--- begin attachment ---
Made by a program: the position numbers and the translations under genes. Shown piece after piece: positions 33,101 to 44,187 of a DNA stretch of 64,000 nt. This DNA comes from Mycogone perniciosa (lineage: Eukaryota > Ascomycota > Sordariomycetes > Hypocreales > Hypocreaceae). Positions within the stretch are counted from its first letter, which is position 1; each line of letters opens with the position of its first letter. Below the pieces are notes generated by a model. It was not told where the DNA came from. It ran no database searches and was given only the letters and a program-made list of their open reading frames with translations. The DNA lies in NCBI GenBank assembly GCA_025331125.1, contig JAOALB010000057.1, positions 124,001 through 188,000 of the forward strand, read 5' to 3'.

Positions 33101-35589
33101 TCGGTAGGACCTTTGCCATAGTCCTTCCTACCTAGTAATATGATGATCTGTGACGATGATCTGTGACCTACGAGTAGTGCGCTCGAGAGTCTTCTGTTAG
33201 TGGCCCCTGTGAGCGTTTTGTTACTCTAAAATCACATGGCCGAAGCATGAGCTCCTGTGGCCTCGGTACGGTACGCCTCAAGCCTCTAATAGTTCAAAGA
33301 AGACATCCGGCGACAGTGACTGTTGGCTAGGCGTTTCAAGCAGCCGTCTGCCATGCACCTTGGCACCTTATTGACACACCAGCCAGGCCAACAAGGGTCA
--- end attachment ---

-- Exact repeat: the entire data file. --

Made by a program: the position numbers and the translations under genes. Shown piece after piece: positions 33,101 to 44,187 of a DNA stretch of 64,000 nt. This DNA comes from Mycogone perniciosa (lineage: Eukaryota > Ascomycota > Sordariomycetes > Hypocreales > Hypocreaceae). Positions within the stretch are counted from its first letter, which is position 1; each line of letters opens with the position of its first letter. Below the pieces are notes generated by a model. It was not told where the DNA came from. It ran no database searches and was given only the letters and a program-made list of their open reading frames with translations. The DNA lies in NCBI GenBank assembly GCA_025331125.1, contig JAOALB010000057.1, positions 124,001 through 188,000 of the forward strand, read 5' to 3'.

Positions 33101-35589
33101 TCGGTAGGACCTTTGCCATAGTCCTTCCTACCTAGTAATATGATGATCTGTGACGATGATCTGTGACCTACGAGTAGTGCGCTCGAGAGTCTTCTGTTAG
33201 TGGCCCCTGTGAGCGTTTTGTTACTCTAAAATCACATGGCCGAAGCATGAGCTCCTGTGGCCTCGGTACGGTACGCCTCAAGCCTCTAATAGTTCAAAGA
33301 AGACATCCGGCGACAGTGACTGTTGGCTAGGCGTTTCAAGCAGCCGTCTGCCATGCACCTTGGCACCTTATTGACACACCAGCCAGGCCAACAAGGGTCA